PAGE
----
Northside doesn’t waste time.
A game ends, handshakes are exchanged, the Eagles zip to the side in front of the band for the alma mater, and within seconds, whistles start blaring, and players turn and sprint to the buses.
Their home games at McConnell-Talbert Stadium are a few miles from the school, and the routine doesn’t change.
It did a little bit Friday. For one, so fast are the Eagles in departure mode that the locker room in Mercer’s fieldhouse was still locked, so about 100 players milled about, waiting to get in.
Of course, that was fine, and the Eagles spent the extra time hugging and crying and shouting, and hugging and crying some more until the door opened and head coach Kevin Kinsler herded them in for a few minutes after their 30-21 win over Allatoona in a GHSA Class AAAAA semifinal.
Doors opened, they poured out to the buses, and Kinsler stopped for two quick interviews. Not quick enough.
“I gotta go be with these guys,” said the final person to get on a Northside bus Friday night.
The last time Northside reached the championship game was Kinsler’s final game as an assistant, in 2009. Less than a month after that 31-3 loss to Camden County, head coach Conrad Nix announced his retirement.
Kinsler was handed the keys about a week later, and he’ll carry a 59-6 record into the championship game five years to the day of Nix’s final game.
The 20-minute ride from Mercer to Northside as mist began falling was the ride of the Eagles’ lives. Kinsler took it as just part of the program rather than as the head coach that got any monkeys off his back.
“It didn’t seem like 20 minutes,” Kinsler said. “It was pretty quick. Kids were talking about different plays that took place during the game and talking about going to the Dome.
“Our staff has just worked so good together. I don’t know. I know I’m the head coach, and this and that. I can’t really say it’s any sweeter here or there. Any time you’re there, it’s satisfying.”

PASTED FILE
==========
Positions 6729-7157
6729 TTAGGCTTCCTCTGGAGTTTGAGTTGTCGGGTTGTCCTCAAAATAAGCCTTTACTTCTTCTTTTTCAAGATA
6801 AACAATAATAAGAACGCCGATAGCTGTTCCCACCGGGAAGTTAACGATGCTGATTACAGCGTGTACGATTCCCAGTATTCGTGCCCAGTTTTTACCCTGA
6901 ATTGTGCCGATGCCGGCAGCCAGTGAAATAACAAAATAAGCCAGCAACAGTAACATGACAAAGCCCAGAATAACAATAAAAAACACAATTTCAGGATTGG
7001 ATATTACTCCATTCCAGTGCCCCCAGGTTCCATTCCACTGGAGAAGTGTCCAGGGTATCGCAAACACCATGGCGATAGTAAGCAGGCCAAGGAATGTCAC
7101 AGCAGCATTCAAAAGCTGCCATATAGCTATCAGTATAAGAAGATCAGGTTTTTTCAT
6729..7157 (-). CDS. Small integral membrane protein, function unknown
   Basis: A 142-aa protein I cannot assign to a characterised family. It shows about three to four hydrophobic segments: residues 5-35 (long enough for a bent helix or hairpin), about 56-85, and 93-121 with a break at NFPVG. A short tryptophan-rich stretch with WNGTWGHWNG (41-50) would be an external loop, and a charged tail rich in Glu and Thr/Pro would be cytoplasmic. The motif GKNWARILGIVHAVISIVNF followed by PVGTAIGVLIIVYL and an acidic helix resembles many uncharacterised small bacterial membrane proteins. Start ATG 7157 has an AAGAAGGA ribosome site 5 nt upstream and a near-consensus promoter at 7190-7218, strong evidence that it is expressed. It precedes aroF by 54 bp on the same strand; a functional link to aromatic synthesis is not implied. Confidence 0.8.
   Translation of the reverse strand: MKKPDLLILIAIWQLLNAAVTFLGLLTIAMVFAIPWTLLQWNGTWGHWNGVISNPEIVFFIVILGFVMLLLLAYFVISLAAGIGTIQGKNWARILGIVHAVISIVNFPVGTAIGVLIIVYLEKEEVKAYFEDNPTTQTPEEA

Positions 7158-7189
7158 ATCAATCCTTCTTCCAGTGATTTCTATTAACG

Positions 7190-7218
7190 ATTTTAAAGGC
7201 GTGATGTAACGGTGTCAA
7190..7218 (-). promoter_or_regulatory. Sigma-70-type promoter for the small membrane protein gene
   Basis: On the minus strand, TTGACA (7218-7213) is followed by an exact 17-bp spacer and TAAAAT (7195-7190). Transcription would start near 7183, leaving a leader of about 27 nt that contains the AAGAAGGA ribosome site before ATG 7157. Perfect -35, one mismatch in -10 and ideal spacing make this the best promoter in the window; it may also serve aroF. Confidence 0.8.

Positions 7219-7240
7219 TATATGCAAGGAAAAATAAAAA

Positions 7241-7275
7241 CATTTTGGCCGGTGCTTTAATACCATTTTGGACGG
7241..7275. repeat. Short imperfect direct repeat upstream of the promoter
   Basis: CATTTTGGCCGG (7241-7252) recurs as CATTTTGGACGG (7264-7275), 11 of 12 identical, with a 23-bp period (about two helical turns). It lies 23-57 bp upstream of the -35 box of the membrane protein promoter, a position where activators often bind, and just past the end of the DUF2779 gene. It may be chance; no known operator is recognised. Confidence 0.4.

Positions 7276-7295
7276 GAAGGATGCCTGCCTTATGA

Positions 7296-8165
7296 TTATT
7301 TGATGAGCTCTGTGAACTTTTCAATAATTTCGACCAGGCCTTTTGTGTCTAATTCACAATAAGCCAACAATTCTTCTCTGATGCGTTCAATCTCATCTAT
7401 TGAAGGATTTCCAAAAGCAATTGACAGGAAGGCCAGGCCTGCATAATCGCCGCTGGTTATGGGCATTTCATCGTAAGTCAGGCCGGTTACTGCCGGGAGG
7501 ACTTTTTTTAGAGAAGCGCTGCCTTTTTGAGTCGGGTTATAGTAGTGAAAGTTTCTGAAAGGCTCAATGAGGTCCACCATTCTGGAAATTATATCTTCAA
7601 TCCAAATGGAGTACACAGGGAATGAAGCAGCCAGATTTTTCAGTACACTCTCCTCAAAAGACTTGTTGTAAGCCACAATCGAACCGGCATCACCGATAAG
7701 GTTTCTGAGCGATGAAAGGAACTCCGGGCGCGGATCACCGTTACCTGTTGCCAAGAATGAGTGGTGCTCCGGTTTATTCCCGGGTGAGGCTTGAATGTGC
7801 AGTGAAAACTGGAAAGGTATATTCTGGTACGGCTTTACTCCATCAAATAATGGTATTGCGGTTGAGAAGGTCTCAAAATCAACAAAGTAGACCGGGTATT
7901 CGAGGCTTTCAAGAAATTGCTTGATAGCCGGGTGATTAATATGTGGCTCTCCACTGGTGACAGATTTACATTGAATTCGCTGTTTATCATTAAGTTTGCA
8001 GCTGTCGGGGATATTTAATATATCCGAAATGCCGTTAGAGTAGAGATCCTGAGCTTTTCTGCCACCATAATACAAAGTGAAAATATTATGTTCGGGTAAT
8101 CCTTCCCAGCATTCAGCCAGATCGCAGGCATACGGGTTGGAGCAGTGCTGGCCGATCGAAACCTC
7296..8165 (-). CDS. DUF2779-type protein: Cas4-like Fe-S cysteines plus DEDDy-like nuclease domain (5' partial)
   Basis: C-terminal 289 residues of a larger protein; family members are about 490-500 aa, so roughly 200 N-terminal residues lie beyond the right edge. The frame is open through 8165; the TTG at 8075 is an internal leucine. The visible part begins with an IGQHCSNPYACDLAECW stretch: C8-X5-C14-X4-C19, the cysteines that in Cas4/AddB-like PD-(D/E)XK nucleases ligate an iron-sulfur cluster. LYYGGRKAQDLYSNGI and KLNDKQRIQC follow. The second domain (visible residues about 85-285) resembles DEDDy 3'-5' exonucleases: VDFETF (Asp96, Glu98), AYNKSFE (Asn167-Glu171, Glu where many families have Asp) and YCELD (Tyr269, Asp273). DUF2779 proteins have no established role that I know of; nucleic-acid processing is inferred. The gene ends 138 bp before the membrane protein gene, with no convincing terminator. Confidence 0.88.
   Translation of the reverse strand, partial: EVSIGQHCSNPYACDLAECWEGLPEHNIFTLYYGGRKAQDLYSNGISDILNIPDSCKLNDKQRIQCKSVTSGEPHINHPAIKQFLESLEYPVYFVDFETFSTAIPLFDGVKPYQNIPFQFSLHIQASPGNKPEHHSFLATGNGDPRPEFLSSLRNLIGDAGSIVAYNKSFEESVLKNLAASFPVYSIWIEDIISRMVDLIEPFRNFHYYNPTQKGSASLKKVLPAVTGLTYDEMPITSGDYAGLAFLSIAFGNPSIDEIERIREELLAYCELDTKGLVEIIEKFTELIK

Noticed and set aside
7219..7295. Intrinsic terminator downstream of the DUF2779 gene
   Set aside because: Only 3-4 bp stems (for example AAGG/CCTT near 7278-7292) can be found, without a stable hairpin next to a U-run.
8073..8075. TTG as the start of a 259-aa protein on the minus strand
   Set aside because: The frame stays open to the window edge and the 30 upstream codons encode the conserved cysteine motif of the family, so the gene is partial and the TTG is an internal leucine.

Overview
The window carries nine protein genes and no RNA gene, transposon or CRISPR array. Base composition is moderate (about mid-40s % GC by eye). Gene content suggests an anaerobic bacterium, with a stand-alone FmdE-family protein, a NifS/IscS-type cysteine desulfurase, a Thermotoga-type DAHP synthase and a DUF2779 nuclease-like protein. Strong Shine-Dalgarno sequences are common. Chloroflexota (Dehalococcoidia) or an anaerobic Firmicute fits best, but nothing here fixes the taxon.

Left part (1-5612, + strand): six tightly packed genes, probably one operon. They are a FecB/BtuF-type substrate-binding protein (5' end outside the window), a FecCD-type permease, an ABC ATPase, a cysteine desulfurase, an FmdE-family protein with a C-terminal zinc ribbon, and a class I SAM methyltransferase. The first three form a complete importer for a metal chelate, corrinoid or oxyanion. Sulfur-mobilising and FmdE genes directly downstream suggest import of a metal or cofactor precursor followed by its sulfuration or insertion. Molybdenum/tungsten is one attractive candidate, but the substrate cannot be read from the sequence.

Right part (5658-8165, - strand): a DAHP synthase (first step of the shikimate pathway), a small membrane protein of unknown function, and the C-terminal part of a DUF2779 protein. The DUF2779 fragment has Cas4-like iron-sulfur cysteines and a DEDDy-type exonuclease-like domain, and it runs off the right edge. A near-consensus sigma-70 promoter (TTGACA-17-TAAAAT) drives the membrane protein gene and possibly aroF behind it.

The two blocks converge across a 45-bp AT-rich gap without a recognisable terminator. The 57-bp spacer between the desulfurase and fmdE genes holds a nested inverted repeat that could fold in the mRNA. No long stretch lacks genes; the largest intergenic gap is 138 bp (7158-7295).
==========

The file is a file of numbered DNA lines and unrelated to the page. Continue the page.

The Eagles played three superb quarters on both sides for a 27-7 lead and then struggled -- more so on defense -- in the fourth quarter. Allatoona scored 14 points to add suspense.
Quarterback Conner Larson was 12-of-18 for 160 yards in that fourth quarter, with the Bucs facing only one third down on the two 80-yard scoring possessions.
Kinsler said it was more great plays by Allatoona receivers -- especially Zach Nichols -- than breakdowns by the Eagles.
“Once you get a lead and it gets late in a game, you’re willing to give up that stuff underneath and tackle them inbounds,” Kinsler said. “It doesn’t look good for your stats, but it also makes them run clock.”
Northside’s first three quarters were what most are likely to remember, led by Willie Jordan’s 231 yards on 41 carries and assorted program records, as well as surpassing the 2,100-yard mark for the season.
No doubt one of the most relieved Eagles players was Tobias Oliver.
The sophomore quarterback has rarely looked like a sophomore quarterback for extended periods of time this season, but he had some struggles Friday.
It was only fifth game this season in which he failed to crack 100 yards in total offense, passing and running. Save for Nate Greene’s superb catch late in the fourth quarter, good for 34 yards, it would have been Oliver’s second-lowest total of the season.
How funny are stats? Oliver’s lowest yardage output was 50 yards against Warner Robins, a 24-21 Northside win and the game considered to be Oliver’s coming out party, certainly as far as management and decision-making.
Friday night, he had some footwork stumbles and pitchouts that went awry, and he lost 21 yards on three plays in the second half, 10 on consecutive snaps.
But Oliver wasn’t intercepted and didn’t force things offensively, wisely handing off 41 times to Jordan, and then another eight times to TJ Anderson, who had 55 yards.
And in the fourth quarter, when the Eagles needed to eat up time, Oliver led the offense to 14 plays, 67 yards, three points and nearly eight minutes consumed, with one drive ending with Justin Alonso’s third field goal of the night.
“At that point, a field goal is as good as a touchdown, because it makes it a two-possession game,” Kinsler said. “I thought he managed the game well.”
The offensive line had its usual part in that.
“Oh my God,” Jordan said. “They had a tremendous game. Trucks could run through those holes.”